In May of 2011, I dismissed class for the last time and began a new chapter in my life, full-time dad. I taught middle school for seven years, but with two kids and a third on the way, I wasn't able to give as much time to teaching as it required, plus I wanted to spend more time with my own kids, instead of someone else's.
My wife and I have been married for nine years. She spends her days (and some nights and weekends) as an OB/GYN, or as my kids like to call it, “catching babies.”
We have three kids. First Born is eight years old, but likes to pretend she’s in college. Our son, Middle Man is five, but we’re convinced by the way he talks about things like “beautiful sunsets” that he’s an old soul, and our youngest, the Blonde Bomber is only three, but already has the attitude of a teenager.
Our kids provide us with an endless amount of stories. Writing and retelling these stories for Indy’s Child has been my part-time job for the past three years.
You can contact me on Facebook at True Confessions of a Stay at Home Dad or via email at firstname.lastname@example.org.
November 18, 2013 | 08:40 AM
It all started innocently enough, with a text from a friend asking if our daughter would like to participate in a sticker trade.
Sure, I thought. Sounds simple enough.
One week later, my daughter received a small package in the mail. There were stickers, and instructions. Oh boy. What did I get myself in to?
I read and reread the instructions a couple of times to try to make sense of what I was supposed to do next. This was turning out to be more like a chain letter than a simple exchange. The only difference being, you weren't going to die if you didn't complete the task like you would with a chain letter, but you would be directly responsible for disappointing a small child. Guilt Trip.
While I was trying to make sense of what we needed to do, my daughter had already filled out the enclosed paper with a Sharpie. I was supposed to make copies of the paper to mail to other kids. Oh boy.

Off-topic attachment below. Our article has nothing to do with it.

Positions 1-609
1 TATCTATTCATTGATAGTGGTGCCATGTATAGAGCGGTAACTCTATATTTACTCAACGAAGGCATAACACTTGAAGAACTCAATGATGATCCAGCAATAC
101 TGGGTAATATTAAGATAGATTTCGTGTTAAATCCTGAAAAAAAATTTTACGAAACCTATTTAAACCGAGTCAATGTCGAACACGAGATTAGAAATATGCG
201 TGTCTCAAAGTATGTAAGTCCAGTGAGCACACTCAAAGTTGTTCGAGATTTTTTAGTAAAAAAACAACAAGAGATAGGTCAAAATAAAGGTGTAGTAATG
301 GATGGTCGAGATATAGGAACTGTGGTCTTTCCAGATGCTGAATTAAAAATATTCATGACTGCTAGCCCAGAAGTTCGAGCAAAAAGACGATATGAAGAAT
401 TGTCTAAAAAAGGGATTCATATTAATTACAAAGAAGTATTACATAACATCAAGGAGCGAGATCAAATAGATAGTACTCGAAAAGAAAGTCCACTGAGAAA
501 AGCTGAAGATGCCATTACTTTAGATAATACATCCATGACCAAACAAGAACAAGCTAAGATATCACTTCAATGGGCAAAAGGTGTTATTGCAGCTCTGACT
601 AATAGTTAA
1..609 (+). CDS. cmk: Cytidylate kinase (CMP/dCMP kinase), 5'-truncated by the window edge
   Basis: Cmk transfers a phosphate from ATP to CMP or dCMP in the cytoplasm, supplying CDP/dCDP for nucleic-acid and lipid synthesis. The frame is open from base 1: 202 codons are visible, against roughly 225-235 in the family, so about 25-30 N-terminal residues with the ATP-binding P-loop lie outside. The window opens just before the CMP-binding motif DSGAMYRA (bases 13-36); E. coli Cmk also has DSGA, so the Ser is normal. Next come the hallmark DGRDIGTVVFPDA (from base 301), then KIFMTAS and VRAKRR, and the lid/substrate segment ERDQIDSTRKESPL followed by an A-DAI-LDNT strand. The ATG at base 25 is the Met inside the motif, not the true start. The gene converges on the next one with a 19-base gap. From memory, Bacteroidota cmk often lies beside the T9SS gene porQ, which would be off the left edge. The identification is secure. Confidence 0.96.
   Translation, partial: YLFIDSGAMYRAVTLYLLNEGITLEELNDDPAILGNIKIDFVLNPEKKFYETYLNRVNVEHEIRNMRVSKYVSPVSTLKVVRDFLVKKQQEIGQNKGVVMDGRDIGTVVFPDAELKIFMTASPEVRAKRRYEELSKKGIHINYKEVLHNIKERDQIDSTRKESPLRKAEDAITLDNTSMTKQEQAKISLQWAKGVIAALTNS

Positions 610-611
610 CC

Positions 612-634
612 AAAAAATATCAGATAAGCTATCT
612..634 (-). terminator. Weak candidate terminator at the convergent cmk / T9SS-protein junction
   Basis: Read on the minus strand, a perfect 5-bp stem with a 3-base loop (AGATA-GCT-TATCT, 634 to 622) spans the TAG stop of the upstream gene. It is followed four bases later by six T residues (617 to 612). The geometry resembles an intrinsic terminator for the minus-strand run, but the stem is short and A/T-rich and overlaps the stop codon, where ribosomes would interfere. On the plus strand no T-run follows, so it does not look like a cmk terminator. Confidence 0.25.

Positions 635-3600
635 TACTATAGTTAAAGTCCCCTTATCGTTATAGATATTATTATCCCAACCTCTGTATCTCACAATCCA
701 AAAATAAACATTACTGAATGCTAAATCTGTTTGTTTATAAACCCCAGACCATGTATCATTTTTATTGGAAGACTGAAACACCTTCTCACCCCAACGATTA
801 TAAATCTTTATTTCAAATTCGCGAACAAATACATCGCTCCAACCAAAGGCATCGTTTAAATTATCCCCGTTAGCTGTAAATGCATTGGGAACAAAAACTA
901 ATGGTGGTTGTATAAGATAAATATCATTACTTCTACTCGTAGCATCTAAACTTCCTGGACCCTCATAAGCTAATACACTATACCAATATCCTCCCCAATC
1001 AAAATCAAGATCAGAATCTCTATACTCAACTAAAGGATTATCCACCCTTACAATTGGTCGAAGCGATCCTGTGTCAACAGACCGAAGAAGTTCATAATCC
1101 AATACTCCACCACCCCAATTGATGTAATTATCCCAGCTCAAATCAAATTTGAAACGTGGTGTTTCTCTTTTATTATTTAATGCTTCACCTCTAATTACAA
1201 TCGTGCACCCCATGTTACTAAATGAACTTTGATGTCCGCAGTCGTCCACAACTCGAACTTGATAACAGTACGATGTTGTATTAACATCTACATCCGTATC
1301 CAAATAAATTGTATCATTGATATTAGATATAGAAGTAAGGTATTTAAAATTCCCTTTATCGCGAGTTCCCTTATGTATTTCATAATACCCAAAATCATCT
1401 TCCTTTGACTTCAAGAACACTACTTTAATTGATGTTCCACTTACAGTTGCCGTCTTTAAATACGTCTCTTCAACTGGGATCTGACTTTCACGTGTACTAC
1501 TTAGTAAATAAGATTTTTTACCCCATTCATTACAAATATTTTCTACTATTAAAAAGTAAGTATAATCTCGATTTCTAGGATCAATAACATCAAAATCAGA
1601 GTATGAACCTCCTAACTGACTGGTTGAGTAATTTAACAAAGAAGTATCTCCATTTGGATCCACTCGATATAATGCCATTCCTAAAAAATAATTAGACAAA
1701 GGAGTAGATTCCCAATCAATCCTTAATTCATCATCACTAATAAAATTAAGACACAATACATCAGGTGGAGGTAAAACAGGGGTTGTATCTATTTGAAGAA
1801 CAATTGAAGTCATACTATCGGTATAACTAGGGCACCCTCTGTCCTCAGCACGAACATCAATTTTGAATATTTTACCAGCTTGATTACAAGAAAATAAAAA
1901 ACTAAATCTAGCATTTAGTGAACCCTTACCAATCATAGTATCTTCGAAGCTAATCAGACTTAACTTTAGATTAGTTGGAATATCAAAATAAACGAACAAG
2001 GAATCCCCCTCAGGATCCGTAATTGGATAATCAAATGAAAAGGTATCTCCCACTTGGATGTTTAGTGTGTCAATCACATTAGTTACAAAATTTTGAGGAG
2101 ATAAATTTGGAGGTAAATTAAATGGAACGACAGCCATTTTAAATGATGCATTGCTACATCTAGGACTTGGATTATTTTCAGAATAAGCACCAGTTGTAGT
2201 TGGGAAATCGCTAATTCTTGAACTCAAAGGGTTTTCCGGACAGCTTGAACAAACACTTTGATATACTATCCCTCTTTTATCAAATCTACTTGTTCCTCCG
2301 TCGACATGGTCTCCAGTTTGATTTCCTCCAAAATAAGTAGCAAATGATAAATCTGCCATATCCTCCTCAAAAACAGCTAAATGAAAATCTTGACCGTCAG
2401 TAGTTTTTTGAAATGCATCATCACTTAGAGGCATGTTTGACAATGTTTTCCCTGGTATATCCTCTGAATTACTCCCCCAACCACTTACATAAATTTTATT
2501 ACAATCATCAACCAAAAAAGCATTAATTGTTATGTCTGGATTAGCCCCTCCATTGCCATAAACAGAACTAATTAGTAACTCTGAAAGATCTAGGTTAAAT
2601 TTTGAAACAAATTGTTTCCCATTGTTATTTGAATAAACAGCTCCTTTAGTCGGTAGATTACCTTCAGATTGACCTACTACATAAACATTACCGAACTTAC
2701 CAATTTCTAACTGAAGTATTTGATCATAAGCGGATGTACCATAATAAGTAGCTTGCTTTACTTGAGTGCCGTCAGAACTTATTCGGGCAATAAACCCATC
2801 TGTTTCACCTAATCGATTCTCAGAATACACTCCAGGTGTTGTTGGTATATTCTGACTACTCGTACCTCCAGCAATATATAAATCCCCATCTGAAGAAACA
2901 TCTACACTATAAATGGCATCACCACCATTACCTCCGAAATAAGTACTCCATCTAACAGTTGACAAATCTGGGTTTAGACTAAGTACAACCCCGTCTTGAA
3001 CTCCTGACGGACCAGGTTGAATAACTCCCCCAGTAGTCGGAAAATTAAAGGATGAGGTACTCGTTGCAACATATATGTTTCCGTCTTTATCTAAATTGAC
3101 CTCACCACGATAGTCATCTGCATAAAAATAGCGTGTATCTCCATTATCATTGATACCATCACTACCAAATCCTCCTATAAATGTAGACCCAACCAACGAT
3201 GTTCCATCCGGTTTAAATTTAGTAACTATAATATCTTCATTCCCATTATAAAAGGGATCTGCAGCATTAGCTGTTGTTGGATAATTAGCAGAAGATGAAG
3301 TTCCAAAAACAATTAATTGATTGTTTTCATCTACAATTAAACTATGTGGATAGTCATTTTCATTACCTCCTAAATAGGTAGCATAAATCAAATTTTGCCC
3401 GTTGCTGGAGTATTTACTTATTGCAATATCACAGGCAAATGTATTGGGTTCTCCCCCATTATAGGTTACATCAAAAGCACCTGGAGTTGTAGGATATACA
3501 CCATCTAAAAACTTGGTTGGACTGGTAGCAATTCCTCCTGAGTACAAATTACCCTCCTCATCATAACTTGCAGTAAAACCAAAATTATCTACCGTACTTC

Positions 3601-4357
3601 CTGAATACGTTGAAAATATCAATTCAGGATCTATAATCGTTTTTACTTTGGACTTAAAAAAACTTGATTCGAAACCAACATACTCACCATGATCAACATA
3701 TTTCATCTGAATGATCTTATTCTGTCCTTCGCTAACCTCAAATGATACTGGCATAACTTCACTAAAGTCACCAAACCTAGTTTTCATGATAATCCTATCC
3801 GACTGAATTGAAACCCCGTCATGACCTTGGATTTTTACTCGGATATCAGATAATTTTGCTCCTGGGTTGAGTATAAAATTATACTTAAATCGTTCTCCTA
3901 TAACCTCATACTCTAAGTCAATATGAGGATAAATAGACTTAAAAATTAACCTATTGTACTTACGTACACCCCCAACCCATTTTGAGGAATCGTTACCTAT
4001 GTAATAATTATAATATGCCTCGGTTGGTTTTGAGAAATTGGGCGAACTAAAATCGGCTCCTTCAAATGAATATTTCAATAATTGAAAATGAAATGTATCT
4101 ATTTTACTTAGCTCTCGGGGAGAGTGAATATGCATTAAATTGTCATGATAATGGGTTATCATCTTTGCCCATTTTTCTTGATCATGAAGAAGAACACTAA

In a rule that goes back to my teaching middle school days, I hate White Out, so we don't have it in our house. If you think hate is too strong of a word, spend a few years with thirteen year olds and see what kind of amazing messes they can make with White Out, then judge my comment again.
What was I to do? I turned to the Internet. After several searches, I found a printable similar enough to the one we received in the mail. But before I could print it, I needed to fix my printer. You see, I saved a couple bucks by refilling my printer cartridges instead of buying new ones. The only problem with this is, the printer doesn't know the cartridges are full and continues to tell me it can't print because there is no ink. So after 15 more minutes of internet searching, I "convince" my printer it has ink. Only then was I able to print out the form, copy it and fill it out correctly.
Next up, where to find some stickers? Over the last several years, my daughter has probably owned tens of thousands of stickers. Recently, she doesn't seem to like them as much, but I figured I could still find some in her room. Apparently, what she does like to do is take one or two stickers off each page, so there isn't a single sheet that's compete and can be gifted.
With the mission of buying stickers, I head to Target. By the time I checkout, my $2.99 pack of stickers, turned into a $54.00 trip to the store. Time to add to the list of things I hate:
1. White Out
Now that I have my stickers, envelopes, copies of papers I'd printed out and addressed the envelopes, I just needed to stamp them. Then I would finally be done.
We are out of stamps.